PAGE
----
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Elements are Voltis’s answer to control structures not being allowed inside a view as we believe that logic should stay inside your code. But with Voltis elements, it makes it easy to include and render multiple elements on different views, you prepare your data in plain PHP and then use the provided Voltis element functions to build and render your elements, no need for mixing HTML and control structures together.

Creating Elements

To quickly generate a new element, you can use the provided command create:element which will generate a new element logic class and element template for you if you specific it.

php voltis create:element <element-class-name> --element-template=<element-name>

You can omit the --element-template option and only the logic class will be created.

Element Templates

Elements are rendered from templates, basically small views used to render different sections of a web page like a sidebar, profile list or search result for example. The first thing to know about elements is that you define all your templates inside /resources/elements. This is your storage area for all your elements you make, you are free to organise elements in directories as well.

An example of an element used to render a list:

<!-- From /resources/elements/list.html -->
<div class="list dark-ui">
<p>{{ listTitle }}</p>
{{ @elementContent }}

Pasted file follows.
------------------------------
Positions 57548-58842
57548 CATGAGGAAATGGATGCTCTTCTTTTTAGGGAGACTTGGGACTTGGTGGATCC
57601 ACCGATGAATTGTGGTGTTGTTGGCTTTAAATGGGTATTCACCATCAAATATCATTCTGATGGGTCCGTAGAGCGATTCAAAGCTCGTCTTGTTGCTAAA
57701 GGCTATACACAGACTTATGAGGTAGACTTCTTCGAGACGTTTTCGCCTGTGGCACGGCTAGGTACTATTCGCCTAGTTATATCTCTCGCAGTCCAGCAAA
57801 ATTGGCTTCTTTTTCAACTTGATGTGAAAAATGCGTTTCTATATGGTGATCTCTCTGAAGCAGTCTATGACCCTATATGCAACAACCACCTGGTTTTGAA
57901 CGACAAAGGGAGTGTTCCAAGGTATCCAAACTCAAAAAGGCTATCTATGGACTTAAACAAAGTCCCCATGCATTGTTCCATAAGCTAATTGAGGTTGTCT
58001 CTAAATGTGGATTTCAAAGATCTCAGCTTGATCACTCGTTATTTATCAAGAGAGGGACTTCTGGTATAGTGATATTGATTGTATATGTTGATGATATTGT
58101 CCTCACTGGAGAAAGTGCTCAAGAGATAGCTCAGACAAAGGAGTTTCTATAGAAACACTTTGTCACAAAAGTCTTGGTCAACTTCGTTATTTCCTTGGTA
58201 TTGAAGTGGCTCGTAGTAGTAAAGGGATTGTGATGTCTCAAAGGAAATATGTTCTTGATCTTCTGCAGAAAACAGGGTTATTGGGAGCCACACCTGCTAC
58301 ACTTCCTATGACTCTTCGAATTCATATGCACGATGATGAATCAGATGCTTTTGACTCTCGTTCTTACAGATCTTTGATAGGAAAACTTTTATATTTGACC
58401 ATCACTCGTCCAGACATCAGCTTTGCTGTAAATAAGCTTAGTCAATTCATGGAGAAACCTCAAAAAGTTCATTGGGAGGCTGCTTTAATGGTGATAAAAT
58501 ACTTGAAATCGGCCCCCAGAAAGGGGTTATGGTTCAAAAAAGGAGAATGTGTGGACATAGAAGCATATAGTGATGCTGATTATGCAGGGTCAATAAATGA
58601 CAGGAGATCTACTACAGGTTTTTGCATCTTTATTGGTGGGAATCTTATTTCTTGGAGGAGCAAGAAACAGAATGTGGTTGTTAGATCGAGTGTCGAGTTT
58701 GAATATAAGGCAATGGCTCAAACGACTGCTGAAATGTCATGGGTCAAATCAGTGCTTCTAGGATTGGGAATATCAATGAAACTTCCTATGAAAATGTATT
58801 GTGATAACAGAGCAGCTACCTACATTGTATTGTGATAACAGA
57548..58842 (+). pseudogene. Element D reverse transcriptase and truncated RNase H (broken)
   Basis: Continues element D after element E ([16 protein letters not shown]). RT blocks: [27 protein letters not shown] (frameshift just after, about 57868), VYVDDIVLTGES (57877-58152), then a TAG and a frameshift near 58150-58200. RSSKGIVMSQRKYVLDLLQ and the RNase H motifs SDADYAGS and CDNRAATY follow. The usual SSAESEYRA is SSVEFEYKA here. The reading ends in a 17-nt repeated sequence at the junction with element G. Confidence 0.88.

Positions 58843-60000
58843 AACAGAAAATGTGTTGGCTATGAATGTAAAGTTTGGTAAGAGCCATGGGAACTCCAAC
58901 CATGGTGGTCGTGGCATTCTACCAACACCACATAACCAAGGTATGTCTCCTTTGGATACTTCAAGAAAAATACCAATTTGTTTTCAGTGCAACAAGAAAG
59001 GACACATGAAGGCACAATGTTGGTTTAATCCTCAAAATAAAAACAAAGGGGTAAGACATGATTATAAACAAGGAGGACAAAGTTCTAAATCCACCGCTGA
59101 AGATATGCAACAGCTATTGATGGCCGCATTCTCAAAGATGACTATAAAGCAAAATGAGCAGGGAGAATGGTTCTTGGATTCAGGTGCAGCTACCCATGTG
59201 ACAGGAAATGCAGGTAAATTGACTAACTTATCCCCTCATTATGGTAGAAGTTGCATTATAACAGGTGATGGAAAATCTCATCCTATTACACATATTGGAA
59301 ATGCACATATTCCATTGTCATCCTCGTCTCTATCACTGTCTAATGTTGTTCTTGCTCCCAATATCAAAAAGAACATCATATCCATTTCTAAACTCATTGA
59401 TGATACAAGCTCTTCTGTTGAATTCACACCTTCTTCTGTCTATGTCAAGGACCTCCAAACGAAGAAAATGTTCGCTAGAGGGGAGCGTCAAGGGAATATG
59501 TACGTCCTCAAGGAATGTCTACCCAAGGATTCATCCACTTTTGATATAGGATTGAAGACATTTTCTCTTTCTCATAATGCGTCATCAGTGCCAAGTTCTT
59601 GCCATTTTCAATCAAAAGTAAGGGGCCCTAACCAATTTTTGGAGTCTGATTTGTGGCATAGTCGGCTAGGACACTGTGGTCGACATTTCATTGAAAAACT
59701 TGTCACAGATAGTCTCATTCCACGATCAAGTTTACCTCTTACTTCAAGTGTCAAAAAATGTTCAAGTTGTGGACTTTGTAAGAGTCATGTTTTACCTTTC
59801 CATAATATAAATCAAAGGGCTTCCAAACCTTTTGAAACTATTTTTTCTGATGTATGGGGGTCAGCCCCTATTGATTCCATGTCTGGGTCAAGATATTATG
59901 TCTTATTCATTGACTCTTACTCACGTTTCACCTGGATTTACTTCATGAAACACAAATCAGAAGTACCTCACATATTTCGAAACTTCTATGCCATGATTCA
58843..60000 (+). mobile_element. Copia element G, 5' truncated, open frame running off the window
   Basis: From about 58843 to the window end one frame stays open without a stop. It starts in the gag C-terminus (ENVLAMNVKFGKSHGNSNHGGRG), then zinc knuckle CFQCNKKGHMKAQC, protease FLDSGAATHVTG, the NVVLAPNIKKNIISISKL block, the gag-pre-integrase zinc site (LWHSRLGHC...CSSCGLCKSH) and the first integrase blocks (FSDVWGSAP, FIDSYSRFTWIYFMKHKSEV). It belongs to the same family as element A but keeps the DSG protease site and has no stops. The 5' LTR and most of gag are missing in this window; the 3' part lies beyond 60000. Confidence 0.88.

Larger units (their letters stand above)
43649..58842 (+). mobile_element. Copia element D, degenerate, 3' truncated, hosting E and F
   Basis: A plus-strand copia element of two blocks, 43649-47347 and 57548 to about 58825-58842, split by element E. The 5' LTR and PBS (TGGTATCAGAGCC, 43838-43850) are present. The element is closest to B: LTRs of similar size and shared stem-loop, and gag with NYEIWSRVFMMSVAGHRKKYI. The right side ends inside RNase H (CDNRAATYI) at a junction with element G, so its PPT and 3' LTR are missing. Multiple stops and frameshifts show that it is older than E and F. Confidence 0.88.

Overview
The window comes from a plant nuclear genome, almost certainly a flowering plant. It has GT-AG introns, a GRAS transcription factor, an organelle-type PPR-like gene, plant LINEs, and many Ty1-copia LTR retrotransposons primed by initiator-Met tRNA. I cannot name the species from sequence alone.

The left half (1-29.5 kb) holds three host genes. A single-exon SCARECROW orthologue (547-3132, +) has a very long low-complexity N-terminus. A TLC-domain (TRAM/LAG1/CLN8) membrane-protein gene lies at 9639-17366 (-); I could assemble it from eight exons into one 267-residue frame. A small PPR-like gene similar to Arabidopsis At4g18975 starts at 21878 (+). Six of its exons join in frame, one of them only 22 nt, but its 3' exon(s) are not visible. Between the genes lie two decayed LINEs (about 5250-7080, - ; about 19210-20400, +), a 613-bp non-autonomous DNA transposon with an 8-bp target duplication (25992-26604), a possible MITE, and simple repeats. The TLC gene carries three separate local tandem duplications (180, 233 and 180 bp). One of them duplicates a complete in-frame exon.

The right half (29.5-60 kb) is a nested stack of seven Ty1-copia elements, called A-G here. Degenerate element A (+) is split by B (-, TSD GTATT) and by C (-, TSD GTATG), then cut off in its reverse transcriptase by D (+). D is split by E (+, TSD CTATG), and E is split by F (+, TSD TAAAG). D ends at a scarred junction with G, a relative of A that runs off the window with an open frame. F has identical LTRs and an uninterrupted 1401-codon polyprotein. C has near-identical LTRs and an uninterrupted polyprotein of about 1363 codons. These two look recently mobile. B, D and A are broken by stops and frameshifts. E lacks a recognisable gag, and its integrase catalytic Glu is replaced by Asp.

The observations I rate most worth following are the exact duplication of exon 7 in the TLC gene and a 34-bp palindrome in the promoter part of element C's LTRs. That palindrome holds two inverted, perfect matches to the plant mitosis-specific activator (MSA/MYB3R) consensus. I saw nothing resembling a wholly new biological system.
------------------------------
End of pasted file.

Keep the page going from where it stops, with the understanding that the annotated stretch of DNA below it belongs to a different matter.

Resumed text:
Element Logic

When using elements, all logic for preparing data or adding content to an element should be done in the elements class, these are stored in /app/View/Elements. You interact with your element templates from these classes.

namespace App\View\Elements;

// Each Element should extend the base Element
class ExampleElement extends Element
// Set the element template relative to /resources/elements/
public $element = 'list';

// Use the constructor to pass in any Voltis services
public function __construct()


// The main function used to build up an element
public function build()
$this->setElementData('listTitle', 'My First Element List');

$name1 = 'Joe';
$this->appendHtmlTag('<li>', $name1, '</li>');

$name2 = 'Dan';
$this->appendHtmlTag('<li>', $name2, '</li>');

$name3 = 'Luke';
$this->appendHtmlTag('<li>', $name3, '</li>');

return $this->renderElement();

All your logic for building up an element happens in the build() function, this gets called when you include elements in your HTML views.

The list example uses the element template called list set with $element, that file would be located at /resources/elements/list.html.